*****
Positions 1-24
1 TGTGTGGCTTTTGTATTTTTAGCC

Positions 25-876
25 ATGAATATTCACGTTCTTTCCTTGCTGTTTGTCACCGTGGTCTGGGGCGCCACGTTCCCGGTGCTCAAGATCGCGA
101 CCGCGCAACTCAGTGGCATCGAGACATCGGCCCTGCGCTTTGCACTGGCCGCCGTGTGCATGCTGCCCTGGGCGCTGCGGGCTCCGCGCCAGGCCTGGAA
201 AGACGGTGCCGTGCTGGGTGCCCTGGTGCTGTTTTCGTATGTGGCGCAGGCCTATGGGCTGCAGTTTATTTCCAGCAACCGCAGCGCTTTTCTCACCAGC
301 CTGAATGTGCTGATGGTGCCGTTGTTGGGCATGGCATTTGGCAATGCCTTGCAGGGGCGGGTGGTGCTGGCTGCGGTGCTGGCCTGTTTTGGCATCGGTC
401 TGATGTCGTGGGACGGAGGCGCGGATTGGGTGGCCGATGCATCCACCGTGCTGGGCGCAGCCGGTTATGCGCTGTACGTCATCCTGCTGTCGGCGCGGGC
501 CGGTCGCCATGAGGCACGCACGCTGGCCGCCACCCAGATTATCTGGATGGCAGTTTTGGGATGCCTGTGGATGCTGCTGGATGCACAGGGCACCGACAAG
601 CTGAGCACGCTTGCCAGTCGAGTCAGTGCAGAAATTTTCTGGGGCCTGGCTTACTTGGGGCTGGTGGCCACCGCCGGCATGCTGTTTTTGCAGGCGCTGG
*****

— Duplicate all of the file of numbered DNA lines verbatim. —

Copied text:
Positions 1-24
1 TGTGTGGCTTTTGTATTTTTAGCC

Positions 25-876
25 ATGAATATTCACGTTCTTTCCTTGCTGTTTGTCACCGTGGTCTGGGGCGCCACGTTCCCGGTGCTCAAGATCGCGA
101 CCGCGCAACTCAGTGGCATCGAGACATCGGCCCTGCGCTTTGCACTGGCCGCCGTGTGCATGCTGCCCTGGGCGCTGCGGGCTCCGCGCCAGGCCTGGAA
201 AGACGGTGCCGTGCTGGGTGCCCTGGTGCTGTTTTCGTATGTGGCGCAGGCCTATGGGCTGCAGTTTATTTCCAGCAACCGCAGCGCTTTTCTCACCAGC
301 CTGAATGTGCTGATGGTGCCGTTGTTGGGCATGGCATTTGGCAATGCCTTGCAGGGGCGGGTGGTGCTGGCTGCGGTGCTGGCCTGTTTTGGCATCGGTC
401 TGATGTCGTGGGACGGAGGCGCGGATTGGGTGGCCGATGCATCCACCGTGCTGGGCGCAGCCGGTTATGCGCTGTACGTCATCCTGCTGTCGGCGCGGGC
501 CGGTCGCCATGAGGCACGCACGCTGGCCGCCACCCAGATTATCTGGATGGCAGTTTTGGGATGCCTGTGGATGCTGCTGGATGCACAGGGCACCGACAAG
601 CTGAGCACGCTTGCCAGTCGAGTCAGTGCAGAAATTTTCTGGGGCCTGGCTTACTTGGGGCTGGTGGCCACCGCCGGCATGCTGTTTTTGCAGGCGCTGG